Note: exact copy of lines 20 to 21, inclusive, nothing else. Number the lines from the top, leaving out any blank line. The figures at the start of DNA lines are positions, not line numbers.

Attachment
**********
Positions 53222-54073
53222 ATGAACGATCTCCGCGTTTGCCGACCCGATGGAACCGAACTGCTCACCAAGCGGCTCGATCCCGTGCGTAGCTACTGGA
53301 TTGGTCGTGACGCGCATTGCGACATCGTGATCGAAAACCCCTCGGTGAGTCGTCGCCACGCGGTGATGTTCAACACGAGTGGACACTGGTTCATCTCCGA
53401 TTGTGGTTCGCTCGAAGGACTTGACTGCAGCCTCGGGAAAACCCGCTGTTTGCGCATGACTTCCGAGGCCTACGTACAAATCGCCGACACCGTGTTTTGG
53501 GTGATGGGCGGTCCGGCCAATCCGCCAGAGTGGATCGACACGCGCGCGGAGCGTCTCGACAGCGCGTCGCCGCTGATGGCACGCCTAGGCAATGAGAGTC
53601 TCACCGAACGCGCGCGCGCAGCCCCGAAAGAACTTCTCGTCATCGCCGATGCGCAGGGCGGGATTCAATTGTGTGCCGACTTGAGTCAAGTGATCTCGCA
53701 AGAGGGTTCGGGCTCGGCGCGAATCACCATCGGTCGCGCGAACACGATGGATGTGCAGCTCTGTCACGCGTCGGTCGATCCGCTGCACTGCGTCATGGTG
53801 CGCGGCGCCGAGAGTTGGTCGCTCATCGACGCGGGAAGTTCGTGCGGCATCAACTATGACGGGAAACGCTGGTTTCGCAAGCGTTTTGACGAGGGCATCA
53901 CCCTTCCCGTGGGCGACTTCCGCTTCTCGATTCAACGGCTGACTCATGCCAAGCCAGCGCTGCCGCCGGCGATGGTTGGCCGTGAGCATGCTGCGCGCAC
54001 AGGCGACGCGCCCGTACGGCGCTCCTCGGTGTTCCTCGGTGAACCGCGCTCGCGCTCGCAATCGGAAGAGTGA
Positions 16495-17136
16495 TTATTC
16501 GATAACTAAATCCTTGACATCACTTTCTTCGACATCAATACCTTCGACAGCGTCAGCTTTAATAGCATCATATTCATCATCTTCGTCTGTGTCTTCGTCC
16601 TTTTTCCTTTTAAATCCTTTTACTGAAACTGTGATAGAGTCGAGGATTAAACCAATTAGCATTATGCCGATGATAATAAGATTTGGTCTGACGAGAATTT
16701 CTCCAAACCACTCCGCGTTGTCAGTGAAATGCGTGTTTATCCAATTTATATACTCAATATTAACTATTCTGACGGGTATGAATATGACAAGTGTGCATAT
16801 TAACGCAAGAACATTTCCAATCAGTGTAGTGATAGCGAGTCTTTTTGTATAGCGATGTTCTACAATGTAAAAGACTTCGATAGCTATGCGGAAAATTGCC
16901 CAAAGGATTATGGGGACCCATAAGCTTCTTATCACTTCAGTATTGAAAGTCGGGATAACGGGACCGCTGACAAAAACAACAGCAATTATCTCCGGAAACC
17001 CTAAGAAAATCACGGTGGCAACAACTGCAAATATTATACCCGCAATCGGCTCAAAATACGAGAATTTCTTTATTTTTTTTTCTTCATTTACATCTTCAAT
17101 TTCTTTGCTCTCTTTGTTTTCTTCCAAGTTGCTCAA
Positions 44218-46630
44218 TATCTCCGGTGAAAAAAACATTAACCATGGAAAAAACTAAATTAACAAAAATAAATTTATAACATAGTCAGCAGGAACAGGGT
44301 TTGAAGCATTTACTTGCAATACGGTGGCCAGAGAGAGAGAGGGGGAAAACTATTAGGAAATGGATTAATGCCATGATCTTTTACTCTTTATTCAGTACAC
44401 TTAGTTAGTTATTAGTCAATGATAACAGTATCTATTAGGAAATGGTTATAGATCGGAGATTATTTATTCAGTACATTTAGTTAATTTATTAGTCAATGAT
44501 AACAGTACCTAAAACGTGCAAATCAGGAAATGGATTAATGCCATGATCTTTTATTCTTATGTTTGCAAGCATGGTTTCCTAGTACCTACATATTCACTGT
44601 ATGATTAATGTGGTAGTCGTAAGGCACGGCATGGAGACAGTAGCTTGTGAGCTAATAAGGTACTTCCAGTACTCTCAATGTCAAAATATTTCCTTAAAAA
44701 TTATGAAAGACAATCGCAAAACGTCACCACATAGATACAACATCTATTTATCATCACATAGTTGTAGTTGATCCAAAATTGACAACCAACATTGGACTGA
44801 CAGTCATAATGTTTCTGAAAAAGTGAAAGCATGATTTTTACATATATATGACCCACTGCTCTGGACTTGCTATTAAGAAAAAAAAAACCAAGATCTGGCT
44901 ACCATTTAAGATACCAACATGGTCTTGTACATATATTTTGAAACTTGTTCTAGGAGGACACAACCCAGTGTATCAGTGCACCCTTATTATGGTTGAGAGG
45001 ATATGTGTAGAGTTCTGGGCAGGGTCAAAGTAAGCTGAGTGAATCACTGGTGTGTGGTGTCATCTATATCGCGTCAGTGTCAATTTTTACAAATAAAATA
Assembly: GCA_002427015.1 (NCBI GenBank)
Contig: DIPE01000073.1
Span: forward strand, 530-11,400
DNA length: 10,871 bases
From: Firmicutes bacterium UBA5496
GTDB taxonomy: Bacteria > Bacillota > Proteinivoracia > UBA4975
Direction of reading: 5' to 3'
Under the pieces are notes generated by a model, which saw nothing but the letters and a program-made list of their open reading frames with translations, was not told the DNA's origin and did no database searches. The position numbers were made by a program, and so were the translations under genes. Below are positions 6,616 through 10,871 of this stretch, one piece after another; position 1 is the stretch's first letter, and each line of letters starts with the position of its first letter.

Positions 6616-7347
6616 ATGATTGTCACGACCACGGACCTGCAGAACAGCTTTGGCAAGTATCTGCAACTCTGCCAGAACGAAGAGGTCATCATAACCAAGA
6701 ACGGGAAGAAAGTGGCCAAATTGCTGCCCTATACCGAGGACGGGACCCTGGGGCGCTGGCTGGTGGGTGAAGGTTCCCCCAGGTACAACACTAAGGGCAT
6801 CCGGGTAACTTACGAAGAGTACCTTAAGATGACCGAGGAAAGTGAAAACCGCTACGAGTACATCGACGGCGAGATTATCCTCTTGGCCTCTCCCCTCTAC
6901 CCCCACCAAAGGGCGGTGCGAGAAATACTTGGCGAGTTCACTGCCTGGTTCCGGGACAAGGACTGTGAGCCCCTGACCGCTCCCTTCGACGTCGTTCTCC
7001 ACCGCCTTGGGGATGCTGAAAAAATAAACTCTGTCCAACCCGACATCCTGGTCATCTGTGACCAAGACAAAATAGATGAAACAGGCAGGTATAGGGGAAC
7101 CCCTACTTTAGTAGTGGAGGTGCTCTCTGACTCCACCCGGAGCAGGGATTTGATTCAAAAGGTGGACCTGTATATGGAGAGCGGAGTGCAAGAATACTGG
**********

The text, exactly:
Positions 44218-46630
44218 TATCTCCGGTGAAAAAAACATTAACCATGGAAAAAACTAAATTAACAAAAATAAATTTATAACATAGTCAGCAGGAACAGGGT